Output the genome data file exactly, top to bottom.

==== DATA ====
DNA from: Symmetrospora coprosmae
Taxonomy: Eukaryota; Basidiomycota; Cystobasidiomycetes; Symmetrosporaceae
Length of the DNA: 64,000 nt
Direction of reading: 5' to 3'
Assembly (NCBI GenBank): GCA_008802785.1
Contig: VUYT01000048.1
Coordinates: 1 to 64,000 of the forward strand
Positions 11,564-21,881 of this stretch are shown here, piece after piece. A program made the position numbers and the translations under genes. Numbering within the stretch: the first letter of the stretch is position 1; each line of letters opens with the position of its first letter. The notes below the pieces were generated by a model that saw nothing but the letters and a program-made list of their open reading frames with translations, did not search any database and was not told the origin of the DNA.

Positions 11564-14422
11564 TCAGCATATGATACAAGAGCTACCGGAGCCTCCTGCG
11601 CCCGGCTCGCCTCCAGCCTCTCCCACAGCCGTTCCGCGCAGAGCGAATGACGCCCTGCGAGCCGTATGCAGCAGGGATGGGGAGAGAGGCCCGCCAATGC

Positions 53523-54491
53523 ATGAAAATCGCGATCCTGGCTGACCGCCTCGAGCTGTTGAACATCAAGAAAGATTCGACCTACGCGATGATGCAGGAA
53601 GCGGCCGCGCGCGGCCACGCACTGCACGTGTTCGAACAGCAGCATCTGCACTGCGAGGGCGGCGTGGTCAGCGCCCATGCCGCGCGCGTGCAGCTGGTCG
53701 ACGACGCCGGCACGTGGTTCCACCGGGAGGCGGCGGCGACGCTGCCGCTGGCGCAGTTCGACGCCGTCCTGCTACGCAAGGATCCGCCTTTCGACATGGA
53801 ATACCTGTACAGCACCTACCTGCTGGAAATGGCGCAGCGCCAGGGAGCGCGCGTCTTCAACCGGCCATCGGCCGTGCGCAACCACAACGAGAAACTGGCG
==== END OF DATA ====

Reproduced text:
DNA from: Symmetrospora coprosmae
Taxonomy: Eukaryota; Basidiomycota; Cystobasidiomycetes; Symmetrosporaceae
Length of the DNA: 64,000 nt
Direction of reading: 5' to 3'
Assembly (NCBI GenBank): GCA_008802785.1
Contig: VUYT01000048.1
Coordinates: 1 to 64,000 of the forward strand
Positions 11,564-21,881 of this stretch are shown here, piece after piece. A program made the position numbers and the translations under genes. Numbering within the stretch: the first letter of the stretch is position 1; each line of letters opens with the position of its first letter. The notes below the pieces were generated by a model that saw nothing but the letters and a program-made list of their open reading frames with translations, did not search any database and was not told the origin of the DNA.

Positions 11564-14422
11564 TCAGCATATGATACAAGAGCTACCGGAGCCTCCTGCG
11601 CCCGGCTCGCCTCCAGCCTCTCCCACAGCCGTTCCGCGCAGAGCGAATGACGCCCTGCGAGCCGTATGCAGCAGGGATGGGGAGAGAGGCCCGCCAATGC

Positions 53523-54491
53523 ATGAAAATCGCGATCCTGGCTGACCGCCTCGAGCTGTTGAACATCAAGAAAGATTCGACCTACGCGATGATGCAGGAA
53601 GCGGCCGCGCGCGGCCACGCACTGCACGTGTTCGAACAGCAGCATCTGCACTGCGAGGGCGGCGTGGTCAGCGCCCATGCCGCGCGCGTGCAGCTGGTCG
53701 ACGACGCCGGCACGTGGTTCCACCGGGAGGCGGCGGCGACGCTGCCGCTGGCGCAGTTCGACGCCGTCCTGCTACGCAAGGATCCGCCTTTCGACATGGA
53801 ATACCTGTACAGCACCTACCTGCTGGAAATGGCGCAGCGCCAGGGAGCGCGCGTCTTCAACCGGCCATCGGCCGTGCGCAACCACAACGAGAAACTGGCG